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Thread: Working in right-of-way acquisition? [Was: land acquisition]

  1. #1

    Working in right-of-way acquisition? [Was: land acquisition]

    Does anyone have experience working with Right-of-Way land acquisition? If so, is this good experience for a beginning planner or are the disciplines too unrelated?


  2. #2
    Jun 2007
    Pacific NW
    I've looked into the potential for employment at ROW planning firms lately as well.

    Based on the few job descriptions I've seen for ROW project managers and planners, it seems that many of the planning skills one would develop working for a land developer and/or with a private planning firm are transferable to ROW acquisition/planning. Skills such as development feasibility analysis, land use planning, financial modeling....

    IMO, if you can find employment in ROW planning/acquisition, it would be great experience and very beneficial to your future planning career. Plus, with the increase in infrastructure development/redevelopment, it seems that the need for ROW specialists should increase (for transmission/telecom/sewer/water lines, roadway improvements, etc).

    Maybe somebody experienced in this field can say if this is true or not.

  3. #3
    Cyburbian MD Planner's avatar
    May 2002
    On the corner of Walk and Don't Walk
    Go for it! It can be interesting work and depending on your experience as a planner, can lead to other opportunities. I am doing related work right now and I know that the ROW guys are making some crazy money. If you can get hooked up with electric transmission lines or gas pipelines and all the work that is associated with that, you will have job security in an uncertain economy and the money is really good. The downside is that you may have to move in order to work on a multi-year project but the big utility companies will pay per diem plus other expenses for lots of folks.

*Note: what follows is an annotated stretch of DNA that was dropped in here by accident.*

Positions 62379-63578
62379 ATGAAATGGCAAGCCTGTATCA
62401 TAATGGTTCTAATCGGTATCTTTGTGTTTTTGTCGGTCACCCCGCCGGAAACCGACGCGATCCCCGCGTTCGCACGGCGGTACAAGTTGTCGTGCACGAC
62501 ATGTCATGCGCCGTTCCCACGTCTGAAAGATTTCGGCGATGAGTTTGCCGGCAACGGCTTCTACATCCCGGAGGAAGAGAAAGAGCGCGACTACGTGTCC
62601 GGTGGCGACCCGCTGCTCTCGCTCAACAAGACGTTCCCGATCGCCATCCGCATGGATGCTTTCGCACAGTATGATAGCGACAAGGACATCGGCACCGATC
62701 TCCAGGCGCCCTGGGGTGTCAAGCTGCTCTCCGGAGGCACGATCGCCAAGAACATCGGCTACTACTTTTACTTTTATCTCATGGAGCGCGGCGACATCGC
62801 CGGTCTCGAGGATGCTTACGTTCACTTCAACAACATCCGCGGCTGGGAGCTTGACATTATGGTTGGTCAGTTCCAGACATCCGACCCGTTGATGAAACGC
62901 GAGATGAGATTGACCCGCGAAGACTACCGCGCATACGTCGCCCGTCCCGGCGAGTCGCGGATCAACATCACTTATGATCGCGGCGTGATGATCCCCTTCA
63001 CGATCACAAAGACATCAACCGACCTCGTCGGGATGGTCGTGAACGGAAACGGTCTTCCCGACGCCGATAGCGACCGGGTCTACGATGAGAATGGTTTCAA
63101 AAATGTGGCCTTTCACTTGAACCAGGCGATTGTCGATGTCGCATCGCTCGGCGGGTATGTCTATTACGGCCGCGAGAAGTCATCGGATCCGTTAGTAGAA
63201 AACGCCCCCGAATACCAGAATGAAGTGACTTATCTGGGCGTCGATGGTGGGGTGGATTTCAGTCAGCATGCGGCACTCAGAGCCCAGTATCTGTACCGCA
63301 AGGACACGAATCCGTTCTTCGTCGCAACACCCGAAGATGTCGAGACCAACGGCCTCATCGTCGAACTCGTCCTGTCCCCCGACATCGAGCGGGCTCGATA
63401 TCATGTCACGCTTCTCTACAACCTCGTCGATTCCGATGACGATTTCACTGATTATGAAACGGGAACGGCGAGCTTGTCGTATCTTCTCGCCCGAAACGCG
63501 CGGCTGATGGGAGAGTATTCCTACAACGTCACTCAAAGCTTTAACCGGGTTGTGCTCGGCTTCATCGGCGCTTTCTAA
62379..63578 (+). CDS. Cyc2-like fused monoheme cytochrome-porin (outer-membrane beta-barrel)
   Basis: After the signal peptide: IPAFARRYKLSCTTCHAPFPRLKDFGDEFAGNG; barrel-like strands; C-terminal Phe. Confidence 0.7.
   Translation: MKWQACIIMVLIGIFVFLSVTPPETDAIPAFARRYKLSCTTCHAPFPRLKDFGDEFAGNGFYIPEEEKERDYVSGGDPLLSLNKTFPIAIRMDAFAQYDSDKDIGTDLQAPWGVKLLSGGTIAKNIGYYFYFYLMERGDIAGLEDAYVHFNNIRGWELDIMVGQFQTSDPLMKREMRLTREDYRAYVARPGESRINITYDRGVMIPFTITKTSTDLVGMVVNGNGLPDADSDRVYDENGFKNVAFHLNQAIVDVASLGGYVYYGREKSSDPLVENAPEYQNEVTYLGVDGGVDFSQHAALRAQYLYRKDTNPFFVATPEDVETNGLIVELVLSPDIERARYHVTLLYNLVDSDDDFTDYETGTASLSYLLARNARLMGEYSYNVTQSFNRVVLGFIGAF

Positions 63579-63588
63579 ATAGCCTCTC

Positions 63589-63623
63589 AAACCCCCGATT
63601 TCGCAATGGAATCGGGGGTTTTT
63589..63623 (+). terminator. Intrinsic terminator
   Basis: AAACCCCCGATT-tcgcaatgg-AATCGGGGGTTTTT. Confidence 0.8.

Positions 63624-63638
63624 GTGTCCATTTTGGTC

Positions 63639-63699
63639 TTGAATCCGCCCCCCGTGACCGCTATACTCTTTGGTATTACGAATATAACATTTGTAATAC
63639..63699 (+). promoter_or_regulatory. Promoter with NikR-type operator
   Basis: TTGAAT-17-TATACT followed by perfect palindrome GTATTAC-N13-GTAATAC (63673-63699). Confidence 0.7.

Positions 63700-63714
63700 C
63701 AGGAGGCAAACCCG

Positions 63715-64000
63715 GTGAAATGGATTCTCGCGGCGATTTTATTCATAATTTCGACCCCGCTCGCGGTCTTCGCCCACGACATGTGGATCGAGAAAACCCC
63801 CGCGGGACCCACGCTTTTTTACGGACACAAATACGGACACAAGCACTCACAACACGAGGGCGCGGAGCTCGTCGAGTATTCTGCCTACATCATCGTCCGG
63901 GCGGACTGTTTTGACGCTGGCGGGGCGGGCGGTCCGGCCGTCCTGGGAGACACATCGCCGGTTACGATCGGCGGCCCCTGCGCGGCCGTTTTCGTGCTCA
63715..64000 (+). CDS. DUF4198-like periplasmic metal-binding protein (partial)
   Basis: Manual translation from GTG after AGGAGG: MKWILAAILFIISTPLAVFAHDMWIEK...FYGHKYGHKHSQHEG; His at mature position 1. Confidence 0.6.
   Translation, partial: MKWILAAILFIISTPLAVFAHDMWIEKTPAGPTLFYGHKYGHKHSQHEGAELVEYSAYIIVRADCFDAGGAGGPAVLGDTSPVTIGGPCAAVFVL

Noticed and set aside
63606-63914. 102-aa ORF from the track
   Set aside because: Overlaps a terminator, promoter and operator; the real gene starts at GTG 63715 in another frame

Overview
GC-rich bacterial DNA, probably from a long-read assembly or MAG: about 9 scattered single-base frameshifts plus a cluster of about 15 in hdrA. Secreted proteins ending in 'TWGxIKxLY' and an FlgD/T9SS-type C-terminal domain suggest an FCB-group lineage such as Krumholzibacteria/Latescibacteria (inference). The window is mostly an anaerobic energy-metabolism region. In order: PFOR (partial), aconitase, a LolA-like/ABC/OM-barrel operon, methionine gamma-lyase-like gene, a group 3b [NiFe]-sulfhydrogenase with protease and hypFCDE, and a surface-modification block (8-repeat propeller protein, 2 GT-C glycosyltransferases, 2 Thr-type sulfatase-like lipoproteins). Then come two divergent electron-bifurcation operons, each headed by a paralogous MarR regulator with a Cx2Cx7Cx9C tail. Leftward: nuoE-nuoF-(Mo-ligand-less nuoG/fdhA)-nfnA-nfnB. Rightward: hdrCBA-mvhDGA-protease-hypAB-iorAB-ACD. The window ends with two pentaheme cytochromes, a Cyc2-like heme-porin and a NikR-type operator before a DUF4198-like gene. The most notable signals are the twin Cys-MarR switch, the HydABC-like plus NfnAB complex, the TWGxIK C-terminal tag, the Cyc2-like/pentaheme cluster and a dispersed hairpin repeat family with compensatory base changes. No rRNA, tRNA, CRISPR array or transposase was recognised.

He's a planner, he's a dreamer, he's a sordid little schemer,
    Seems to think that money grows on trees . . .

  4. #4
    The problem is I would be doing the exact same thing before going to planning school. I guess any job is good in this economy. I'm concerned about when I do decide to settle down (since you have to be mobile to be in right-of-way) that the right-of-way experience won't translate into planning experience. Or maybe I'm wrong about this? In right-of-way you won't typically deal with comp plans or traffic modeling, but you would be heavily involved in permitting, if relocation is involved.

  5. #5
    Cyburbian mike gurnee's avatar
    Feb 1998
    Greensburg, Kansas
    Being a "related field", it is not enough to get into AICP. But it is a job; and one that you can possibly expand into more.

  6. #6
    Quote Originally posted by mike gurnee View post
    Being a "related field", it is not enough to get into AICP. But it is a job; and one that you can possibly expand into more.
    The particular job is located in California... I wonder how permanent it would be given the main clients are state and local governments. Another possibility is a old contact I have at Tierra ROW, which specializes in both planning and right-of-way. The initial job function would likely be in land acquisition, but the planning division is relatively new. So it should not be too hard to work in both divisions.

    I'm anxious to get out of school and return to having a real job!

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